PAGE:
The Government is pushing and using all of its contacts and abilities to ensure that if hostages are released by Hamas over the coming days, that nine-year-old Emily Hand will be among those to be let go, Taoiseach Leo Varadkar has said.
Mr Varadkar said the Irish-Israeli girl’s release was a “major priority” for the Government and it was doing “everything” it could to ensure that children are the first hostages to be released.
Speaking in the Dáil on Tuesday, the Taoiseach repeated that European countries cannot continue to aid Palestine and trade with Israel in “the way we have done in the past”. “That’s going to have to change in some way,” he said.
The Fine Gael leader said the Government was calling for a ceasefire and understood there were some discussions and talks under way between intermediaries involving the release of hostages by Hamas.
He said he spoke with the Prime Minister and Foreign Minister of Qatar on Monday and would later meet the ambassadors of some Arab and Muslim countries while the Tánaiste had been involved in contacts as well.
“We are particularly pursuing the case of Emily Hand, a young Irish-Israeli girl who we believe is being held hostage in Gaza by Hamas, and we’re doing everything we can to make sure that if there is the release of some hostages by Hamas in the coming days, that children are first among those to be released,” he said.
“We’re very strongly of the view that hostages should never be taken by anyone in any conflict anywhere ever, but particularly the taking of children as hostages is particularly wrong.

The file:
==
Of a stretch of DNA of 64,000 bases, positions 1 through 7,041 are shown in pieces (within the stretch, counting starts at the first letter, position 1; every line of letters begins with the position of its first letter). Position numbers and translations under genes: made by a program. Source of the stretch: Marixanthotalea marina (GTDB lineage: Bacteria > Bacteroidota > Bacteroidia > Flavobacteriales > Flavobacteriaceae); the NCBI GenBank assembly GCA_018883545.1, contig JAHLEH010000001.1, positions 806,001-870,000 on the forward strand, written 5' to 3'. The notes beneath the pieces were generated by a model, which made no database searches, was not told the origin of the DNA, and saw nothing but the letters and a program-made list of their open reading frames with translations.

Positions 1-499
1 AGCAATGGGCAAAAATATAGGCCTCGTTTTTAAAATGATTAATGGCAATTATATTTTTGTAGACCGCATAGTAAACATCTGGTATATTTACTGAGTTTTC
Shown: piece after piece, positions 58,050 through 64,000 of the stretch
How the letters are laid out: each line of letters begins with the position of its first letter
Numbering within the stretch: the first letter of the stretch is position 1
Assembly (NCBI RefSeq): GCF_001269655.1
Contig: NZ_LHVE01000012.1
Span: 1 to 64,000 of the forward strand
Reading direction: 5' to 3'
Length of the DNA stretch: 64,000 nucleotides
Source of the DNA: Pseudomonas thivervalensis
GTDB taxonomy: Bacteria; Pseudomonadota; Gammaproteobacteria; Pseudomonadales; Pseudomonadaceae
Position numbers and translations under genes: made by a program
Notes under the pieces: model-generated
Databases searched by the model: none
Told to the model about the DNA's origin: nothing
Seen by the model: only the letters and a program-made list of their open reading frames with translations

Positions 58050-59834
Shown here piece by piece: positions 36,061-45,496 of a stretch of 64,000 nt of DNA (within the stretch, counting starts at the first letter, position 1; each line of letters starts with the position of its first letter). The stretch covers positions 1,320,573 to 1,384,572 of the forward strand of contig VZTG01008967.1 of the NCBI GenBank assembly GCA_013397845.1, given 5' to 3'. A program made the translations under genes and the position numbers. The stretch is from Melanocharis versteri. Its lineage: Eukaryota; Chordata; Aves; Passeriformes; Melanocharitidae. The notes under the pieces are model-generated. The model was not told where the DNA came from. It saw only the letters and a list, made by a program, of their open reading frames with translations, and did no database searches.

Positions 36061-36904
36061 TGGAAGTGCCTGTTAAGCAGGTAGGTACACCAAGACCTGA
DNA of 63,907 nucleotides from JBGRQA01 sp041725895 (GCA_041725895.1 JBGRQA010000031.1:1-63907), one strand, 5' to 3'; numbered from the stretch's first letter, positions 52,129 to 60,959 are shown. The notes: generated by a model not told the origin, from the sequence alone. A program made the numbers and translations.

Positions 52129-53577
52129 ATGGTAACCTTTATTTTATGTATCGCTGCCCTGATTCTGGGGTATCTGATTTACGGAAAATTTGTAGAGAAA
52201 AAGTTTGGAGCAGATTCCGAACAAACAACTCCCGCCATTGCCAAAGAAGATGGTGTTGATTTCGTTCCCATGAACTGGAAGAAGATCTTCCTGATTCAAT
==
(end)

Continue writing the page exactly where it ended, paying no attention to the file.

“We’re pushing and using all our contacts and all our abilities to ensure that if there is a hostage released in the coming days, that Emily Hand is among one of those to be released and that’s a major priority for us now as a Government.”
Mr Varadkar was responding to Sinn Féin leader Mary Lou McDonald during Leaders’ Questions, who said 5,500 children had now been killed in “Israel’s brutal bombardment of Gaza”.
“13,500 Gazans have been slaughtered, nearly 6,000 are missing, entire Palestinian families wiped out, entire neighbourhoods and communities wiped from the face of the earth, generations erased,” she said.
“Forty-five days of horror have rained down on the Palestinian people in a merciless crescendo of 75 years of oppression, occupation and apartheid. Israel’s relentless onslaught means in Gaza, nowhere is safe. Homes, hospitals and schools have been obliterated, places of worship destroyed, refugee camps bombed, not even babies are safe. Newborn babies have died because incubators stopped working.”
Ms McDonald said the Government had to hold Israel to account and refer it to the International Criminal Court, as the South African Government had. She said the Spanish Government and the Norwegian parliament were moving to formally recognise the Palestinian state and that “Ireland must do the same”. The Dublin Central TD added that the Belgian government had called for sanctions against Israel and Ireland should do likewise.
The Taoiseach said he was strongly of the view that sanctions could only happen on a multilateral basis while the ICC was already conducting an investigation.
“The whole point of imposing sanctions, and we have imposed sanctions on many countries for different reasons, is that they do more harm to the country that’s being sanctioned than the country imposing the sanctions and that’s why they only work when they’re done on a multilateral basis,” he said.
“We’re nowhere near that point yet at a European level or an international level. I’ve said and I’ll say it again, at European meetings, we can’t continue to aid Palestine and trade with Israel in the way we have done in the past, that’s going to have to change in some way.”